So here at the club everyone knows everyone else, like a bunch of small-town whores. I can take a seat at any table at all, and the folks know me everywhere. I picked out a large-ish group, squeezed in at one of the corners of the table, and waited for Tornadosz. “Branko took Acisol pills,” one of the girls said. All I knew about her was that she drove a cool car and her mom got her kicks with VIPs, and nobody else. I nodded my head to her and asked why he had done it. “For kicks. To see the effects. He’s been running around the club all evening reporting on his fantastic experiences to everyone. Olga, sitting next to me, whom I knew to be a most unpredictable creature, gave me an exasperated look. “He had a more serious reason. I know it.” She was awfully pale. “Are you feeling ill?” I asked. “No,” she answered. Paleness made her beautiful. That much had caught my eye right away. Yep. Nice dress you have on, I said. “Why do you always come at me with such crap?” ”Well, one has to say something, you know?” “One has to say something…You all are a bunch of total degenerates.” I let the sarcastic comment slide. I was accustomed to her whining. She leaned over closer to me, and from her jumbled purse she fished out a piece of paper. And she wrote something on it: “You guys are degenerates.” She pressed it into my hand. So I stuck the note into my pocket, thinking I might need it later. “The two of them whispering like that is very suspicious. We’re going to tell on them,” someone called out. The folks at the table roared with laughter. I was afraid for Olga. “Did something bad happen to you?” “I was at the doctor’s, but it’s already too late.” “And?” “Marriage is not an option. He’s still a student, and his father would turn him out of the house immediately.” Her face was white as a sheet. “I’ll take you home. On the way you can tell me all about it.” “I’d appreciate that. I can barely put one foot in front of the other.” On the way to her house I was serious and told her I was her best friend. “I’ve always been your best friend,” I repeated. Then we stopped talking. When we got to her door I was encouraging her to look around for a suitable husband. “You’re talking nonsense.” “There are good candidates for that around. It should work.” Yeah, why not? I thought to myself. Better an idiot of a husband than bleeding to death any day. It would be dumb to wait and wait and act all pig-headed about it. “We’ll organize one for you,” I announced resolutely. ”You are afraid.” Finally I blurted out that I did actually care what happened to her. “You are always afraid. You are way too jumpy. That’s why you are always wanting to drum up somebody new.” “We should do something,” I said. She rooted around nervously in her purse but she couldn’t find the key to the gate. I proposed that she dump out all the contents, and then look for the key. “Something pretty important needs to be done. Something decisive.”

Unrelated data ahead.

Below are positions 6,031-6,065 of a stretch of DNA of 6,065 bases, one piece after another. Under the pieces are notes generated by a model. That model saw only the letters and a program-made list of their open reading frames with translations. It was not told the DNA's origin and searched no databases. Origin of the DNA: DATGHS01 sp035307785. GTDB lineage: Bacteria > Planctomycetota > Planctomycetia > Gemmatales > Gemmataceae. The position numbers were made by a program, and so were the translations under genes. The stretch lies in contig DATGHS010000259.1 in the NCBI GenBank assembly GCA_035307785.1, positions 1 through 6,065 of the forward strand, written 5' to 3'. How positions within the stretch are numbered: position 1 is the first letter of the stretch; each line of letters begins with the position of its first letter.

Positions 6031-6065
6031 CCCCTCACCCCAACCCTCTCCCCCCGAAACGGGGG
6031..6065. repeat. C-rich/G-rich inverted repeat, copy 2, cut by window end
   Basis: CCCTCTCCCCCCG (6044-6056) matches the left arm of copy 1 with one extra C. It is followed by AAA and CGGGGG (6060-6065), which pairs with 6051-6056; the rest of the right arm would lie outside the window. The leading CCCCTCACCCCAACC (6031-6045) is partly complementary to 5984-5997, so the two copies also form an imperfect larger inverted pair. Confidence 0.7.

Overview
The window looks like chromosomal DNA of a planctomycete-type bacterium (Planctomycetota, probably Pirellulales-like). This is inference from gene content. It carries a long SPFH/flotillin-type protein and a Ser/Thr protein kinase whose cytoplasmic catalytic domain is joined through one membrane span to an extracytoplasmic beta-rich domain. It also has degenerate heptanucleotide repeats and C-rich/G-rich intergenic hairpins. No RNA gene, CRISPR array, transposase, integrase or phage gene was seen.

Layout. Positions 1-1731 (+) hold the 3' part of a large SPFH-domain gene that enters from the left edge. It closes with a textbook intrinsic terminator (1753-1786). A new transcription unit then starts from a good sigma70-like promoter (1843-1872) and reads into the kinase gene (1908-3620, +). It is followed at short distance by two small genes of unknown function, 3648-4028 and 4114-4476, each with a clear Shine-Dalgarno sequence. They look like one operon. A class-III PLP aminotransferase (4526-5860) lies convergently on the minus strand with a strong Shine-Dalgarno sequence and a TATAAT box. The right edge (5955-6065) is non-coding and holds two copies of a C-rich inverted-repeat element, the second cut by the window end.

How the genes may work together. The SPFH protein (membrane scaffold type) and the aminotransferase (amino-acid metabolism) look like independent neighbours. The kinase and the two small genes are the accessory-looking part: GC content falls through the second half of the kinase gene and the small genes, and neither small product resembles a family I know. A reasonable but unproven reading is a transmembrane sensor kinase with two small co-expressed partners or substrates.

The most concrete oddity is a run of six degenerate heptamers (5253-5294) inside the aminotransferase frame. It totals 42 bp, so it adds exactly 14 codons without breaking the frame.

By now I was fed up with her stubbornness, and I decided that I would no longer so much as lift a finger to help her. Whatever happens, happens. But she kept on saying what she needed to say. “If I were to do something, then it would be the kind of thing that I wouldn’t have dreamt of even thinking of. If I had some conception of what to do, I wouldn’t dare do it. I deserve this abortion.” All I said was: we should talk this over some other time when you’re not so stressed. I turned my back and left her in front of the door to her house.